Query Result
California + technology Silicon Valley
digital + currency Bitcoin
Javascript - browser + server Node.js
Mark Zuckerberg -
Facebook + Amazon
Jeff Bezos
NLP - text + image computer vision
Snowden - United States + Sweden Assange
Surface Pro - Microsoft + Amazon Kindle
Figure 6: Example linear relationships discovered by lda2vec in the Hacker News comments dataset. The first column indicates the example input query, and the second column indicates the token most similar to the input.

Figure 6 demonstrates that in addition to learning topics over documents and similarities to word tokens, linear regularities between tokens are also learned. The ‘Query’ column lists a selection of tokens that when combined yield a token vector closest to the token shown in the ‘Result’ column. The subtractions and additions of vectors are evaluated literally, but instead take advantage of the 3COSMUL objective [Levy and Goldberg2014b]. The results show that relationships between tokens important to the Hacker News community exists between the token vectors. For example, the vector for Silicon Valley is similar to both California and technology, Bitcoin is indeed a digital currency, Node.js is a technology that enables running Javascript on servers instead of on client-side browsers, Jeff Bezos and Mark Zuckerberg are CEOs of Amazon and Facebook respectively, NLP and computer vision are fields of machine learning research primarily dealing with text and images respectively, Edward Snowden and Julian Assange are both whistleblowers who were primarily located in the United States and Sweden and finally the Kindle and the Surface Pro are both tablets manufactured by Amazon and Microsoft respectively. In the above examples semantic relationships between tokens encode for attributes and features including: location, currencies, server v.s. client, leadership figures, machine learning fields, political figures, nationalities, companies and hardware.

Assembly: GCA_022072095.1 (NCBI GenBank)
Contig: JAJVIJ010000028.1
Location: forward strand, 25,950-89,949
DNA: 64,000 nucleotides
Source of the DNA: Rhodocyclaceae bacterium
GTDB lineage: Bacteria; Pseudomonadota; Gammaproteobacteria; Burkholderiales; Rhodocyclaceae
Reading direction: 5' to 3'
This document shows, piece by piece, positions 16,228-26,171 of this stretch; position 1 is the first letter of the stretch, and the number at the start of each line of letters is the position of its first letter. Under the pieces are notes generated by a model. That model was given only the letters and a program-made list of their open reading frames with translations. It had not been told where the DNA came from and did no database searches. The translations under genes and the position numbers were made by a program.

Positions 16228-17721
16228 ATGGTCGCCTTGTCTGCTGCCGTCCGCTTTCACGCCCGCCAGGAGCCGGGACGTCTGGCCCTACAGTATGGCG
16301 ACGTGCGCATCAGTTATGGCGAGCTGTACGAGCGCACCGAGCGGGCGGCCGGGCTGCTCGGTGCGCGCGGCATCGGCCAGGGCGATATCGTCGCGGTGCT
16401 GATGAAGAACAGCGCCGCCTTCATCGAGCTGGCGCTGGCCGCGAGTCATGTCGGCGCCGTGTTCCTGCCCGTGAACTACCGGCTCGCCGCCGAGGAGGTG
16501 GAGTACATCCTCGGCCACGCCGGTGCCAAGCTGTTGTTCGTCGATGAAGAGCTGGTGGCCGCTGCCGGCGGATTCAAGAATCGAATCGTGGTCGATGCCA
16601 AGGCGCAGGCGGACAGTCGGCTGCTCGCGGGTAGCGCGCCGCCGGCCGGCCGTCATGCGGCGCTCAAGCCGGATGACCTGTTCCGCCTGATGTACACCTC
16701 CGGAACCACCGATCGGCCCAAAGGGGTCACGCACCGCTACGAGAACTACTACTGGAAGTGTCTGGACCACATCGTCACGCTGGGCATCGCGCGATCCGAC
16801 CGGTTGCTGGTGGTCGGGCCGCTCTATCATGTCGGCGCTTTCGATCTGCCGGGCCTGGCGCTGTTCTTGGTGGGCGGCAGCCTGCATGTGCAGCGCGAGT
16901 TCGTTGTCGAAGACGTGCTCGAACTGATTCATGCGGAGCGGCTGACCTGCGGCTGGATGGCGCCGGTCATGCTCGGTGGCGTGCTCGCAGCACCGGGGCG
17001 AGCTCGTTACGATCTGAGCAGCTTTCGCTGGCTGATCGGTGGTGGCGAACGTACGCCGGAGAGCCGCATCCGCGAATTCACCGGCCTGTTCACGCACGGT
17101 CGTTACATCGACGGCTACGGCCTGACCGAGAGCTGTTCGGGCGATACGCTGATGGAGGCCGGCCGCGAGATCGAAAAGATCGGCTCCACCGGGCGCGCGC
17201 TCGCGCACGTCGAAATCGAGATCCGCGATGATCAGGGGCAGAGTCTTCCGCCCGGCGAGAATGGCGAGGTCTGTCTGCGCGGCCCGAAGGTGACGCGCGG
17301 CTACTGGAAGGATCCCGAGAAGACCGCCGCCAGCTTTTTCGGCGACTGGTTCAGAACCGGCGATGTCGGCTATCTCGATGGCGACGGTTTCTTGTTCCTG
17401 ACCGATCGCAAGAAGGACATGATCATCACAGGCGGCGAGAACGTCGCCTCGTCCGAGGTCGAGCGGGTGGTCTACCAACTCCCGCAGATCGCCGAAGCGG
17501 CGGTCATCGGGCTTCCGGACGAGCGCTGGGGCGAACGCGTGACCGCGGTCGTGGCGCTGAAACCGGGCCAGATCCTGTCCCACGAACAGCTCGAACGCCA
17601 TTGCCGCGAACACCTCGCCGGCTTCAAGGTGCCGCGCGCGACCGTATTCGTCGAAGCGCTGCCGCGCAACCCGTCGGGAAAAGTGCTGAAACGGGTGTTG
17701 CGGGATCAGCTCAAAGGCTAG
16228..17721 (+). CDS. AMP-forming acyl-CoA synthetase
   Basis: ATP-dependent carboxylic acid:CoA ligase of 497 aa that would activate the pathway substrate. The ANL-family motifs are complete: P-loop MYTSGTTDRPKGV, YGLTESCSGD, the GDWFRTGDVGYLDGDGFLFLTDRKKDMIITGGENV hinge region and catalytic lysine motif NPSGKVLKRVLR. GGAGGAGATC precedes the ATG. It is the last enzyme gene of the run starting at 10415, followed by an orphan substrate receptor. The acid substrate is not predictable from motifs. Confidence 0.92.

3.3 Conclusion

This work demonstrates a simple model, lda2vec, that extends SGNS [Mikolov et al.2013] to build unsupervised document representations that yield coherent topics. Word, topic, and document vectors are jointly trained and embedded in a common representation space that preserves semantic regularities between the learned word vectors while still yielding sparse and interpretable document-to-topic proportions in the style of LDA [Blei et al.2003]. Topics formed in the Twenty Newsgroups corpus yield high mean topic coherences which have been shown to correlate with human evaluations of topics [Röder et al.2015]. When applied to a Hacker News comments corpus, lda2vec discovers the salient topics within this community and learns linear relationships between words that allow it solve word analogies in the specialized vocabulary of this corpus. Finally, we note that our method is simple to implement in automatic differentiation frameworks and can lead to more readily interpretable unsupervised representations.